Meanwhile, Josh Ford has troubles with the answers part of SATs prep, and there is no likely candidate in sight to help him get into college on anything but an athletic scholarship. More than his future, the way Lily looks at him when he does not realize that ironically, dense is a synonym for dumb, worries him, and so Harrison tells him to compete in The Brain Game as well, because Lily is the kind of person that would appreciate a public but ultimately pointless success over a good result on a test that determines his future. Since Brooke and Sam have meanwhile joined the effort for time and boyfriend purposes, there is only one remaining slot, for which Mary Cherry’s estranged mother Cherry Cherry and Mary Cherry’s “I sort of know her” acquaintance Josh Ford will now compete. In an utterly surprising turn of events, Harrison John discovers that Josh has one field of expertise, and indeed he is lucky enough that the decisive question is about chicken.
Lily realizes that she is profoundly insecure about her relationship with Josh, especially after Carmen, in a fight, accuses her of being with him in spite of the fact that they have no intellectual basis and can’t communicate (apparently forgetting that Lily and Josh have been communicating rather well about activism in these past episodes). Also a teen magazine plays into her insecurities, as they do, and prompts her not to attend The Brain Game, even though Josh is doing all of this only for her (Brooke tells her that the one thing she doesn’t need to study for is how to hurt Josh’s feelings, which would have more of an emotional impact if Brooke and Josh had actually developed some kind of relationship after their break-up).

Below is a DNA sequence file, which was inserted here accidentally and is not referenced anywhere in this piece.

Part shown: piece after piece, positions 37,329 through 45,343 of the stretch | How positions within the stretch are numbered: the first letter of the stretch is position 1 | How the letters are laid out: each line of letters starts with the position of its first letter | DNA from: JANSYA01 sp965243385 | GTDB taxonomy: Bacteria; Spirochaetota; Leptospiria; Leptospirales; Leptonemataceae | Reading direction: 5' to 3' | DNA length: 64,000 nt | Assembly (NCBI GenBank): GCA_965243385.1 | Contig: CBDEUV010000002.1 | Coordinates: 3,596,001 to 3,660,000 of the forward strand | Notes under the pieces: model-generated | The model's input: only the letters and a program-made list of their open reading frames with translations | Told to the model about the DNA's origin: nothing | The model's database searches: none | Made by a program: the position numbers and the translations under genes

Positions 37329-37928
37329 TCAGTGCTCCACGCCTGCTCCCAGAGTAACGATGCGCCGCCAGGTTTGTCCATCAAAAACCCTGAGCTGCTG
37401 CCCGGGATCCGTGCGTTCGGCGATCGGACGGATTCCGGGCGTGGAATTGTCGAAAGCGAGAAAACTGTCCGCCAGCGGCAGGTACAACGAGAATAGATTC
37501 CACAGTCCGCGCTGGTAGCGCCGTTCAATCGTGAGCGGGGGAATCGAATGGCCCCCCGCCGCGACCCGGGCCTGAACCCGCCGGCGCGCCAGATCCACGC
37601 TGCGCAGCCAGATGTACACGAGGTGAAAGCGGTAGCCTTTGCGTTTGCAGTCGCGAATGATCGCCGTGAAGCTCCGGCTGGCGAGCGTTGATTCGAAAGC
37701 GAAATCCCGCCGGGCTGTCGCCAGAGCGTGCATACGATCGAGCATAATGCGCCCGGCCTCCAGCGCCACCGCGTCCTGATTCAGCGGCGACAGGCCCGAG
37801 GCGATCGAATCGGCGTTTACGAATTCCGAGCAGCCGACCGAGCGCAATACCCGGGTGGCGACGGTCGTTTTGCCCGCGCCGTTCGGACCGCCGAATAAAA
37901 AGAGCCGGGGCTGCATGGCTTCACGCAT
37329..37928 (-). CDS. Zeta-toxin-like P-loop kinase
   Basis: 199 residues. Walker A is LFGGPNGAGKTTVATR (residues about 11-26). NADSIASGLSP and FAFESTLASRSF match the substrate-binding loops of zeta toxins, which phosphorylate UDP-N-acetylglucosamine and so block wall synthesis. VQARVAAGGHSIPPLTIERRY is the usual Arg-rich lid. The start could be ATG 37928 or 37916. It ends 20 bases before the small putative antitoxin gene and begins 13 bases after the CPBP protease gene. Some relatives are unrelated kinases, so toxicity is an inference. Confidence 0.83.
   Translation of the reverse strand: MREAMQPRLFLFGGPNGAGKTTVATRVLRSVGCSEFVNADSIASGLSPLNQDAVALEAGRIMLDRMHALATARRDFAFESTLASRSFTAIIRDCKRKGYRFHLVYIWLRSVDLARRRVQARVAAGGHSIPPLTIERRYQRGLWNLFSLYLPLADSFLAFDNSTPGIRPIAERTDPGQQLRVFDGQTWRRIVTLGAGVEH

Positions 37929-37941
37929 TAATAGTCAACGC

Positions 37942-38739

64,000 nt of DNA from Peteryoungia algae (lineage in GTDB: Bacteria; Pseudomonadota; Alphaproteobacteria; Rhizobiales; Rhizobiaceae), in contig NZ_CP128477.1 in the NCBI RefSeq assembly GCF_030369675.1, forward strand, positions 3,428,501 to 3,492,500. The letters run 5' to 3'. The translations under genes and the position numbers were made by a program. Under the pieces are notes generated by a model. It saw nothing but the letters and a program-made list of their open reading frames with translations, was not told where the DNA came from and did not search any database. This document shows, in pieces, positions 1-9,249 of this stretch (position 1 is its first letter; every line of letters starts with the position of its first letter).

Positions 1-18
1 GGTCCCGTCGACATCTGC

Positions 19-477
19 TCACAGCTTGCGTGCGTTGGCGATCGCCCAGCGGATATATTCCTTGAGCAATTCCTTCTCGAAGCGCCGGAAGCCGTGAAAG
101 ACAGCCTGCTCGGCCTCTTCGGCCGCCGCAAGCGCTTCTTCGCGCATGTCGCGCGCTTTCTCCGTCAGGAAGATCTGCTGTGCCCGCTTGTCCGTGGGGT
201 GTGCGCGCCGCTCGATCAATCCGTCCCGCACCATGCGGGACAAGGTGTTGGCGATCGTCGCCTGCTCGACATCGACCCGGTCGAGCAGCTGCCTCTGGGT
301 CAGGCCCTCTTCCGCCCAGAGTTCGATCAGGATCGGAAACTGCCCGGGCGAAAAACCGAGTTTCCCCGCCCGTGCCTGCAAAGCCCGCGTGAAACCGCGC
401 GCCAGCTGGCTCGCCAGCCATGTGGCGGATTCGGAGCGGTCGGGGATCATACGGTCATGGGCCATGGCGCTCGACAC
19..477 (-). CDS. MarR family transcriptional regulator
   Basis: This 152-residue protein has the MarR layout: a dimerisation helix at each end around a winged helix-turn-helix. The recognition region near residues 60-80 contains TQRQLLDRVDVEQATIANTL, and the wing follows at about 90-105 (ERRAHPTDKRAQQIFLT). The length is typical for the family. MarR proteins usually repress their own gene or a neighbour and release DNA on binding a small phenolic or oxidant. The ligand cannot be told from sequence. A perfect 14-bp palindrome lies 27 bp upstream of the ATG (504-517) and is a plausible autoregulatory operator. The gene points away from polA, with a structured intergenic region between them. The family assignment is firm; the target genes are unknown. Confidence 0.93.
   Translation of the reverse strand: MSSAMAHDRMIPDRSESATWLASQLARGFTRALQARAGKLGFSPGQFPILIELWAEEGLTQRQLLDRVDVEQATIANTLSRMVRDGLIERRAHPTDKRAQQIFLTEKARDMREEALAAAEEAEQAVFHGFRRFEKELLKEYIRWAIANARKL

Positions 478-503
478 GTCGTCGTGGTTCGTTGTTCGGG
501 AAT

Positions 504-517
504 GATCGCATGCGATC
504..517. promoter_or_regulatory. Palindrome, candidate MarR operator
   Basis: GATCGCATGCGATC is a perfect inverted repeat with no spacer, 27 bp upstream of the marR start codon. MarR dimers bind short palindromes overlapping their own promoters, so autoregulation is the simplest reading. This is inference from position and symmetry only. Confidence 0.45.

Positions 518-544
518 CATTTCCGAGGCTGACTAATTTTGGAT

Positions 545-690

Cherry Cherry, ousted from her daughter’s team by a chicken-and-egg question, takes her horrible revenge by relying on her one true strength – the billions of money in her account – and buys herself a team of geniuses (again, the Teen Tartz panel, plus Stephen Hawking) to compete against her. Frustrated by their inevitable loss and Lily’s absence, Josh gives up before he’s on, but then a beautiful speech delivered by team mascot Harrison John reminds all of them of the value of team work. The episode finally delivers a beautiful moral of the story when Mary Cherry’s team of ruddy losers prevails (POULTRY IS CHICKEEEN, screams Harrison John, saving the day), and Mary Cherry finally gets the one thing she has always desired: her mother expresses how proud she is of her, and promptly disinherits her.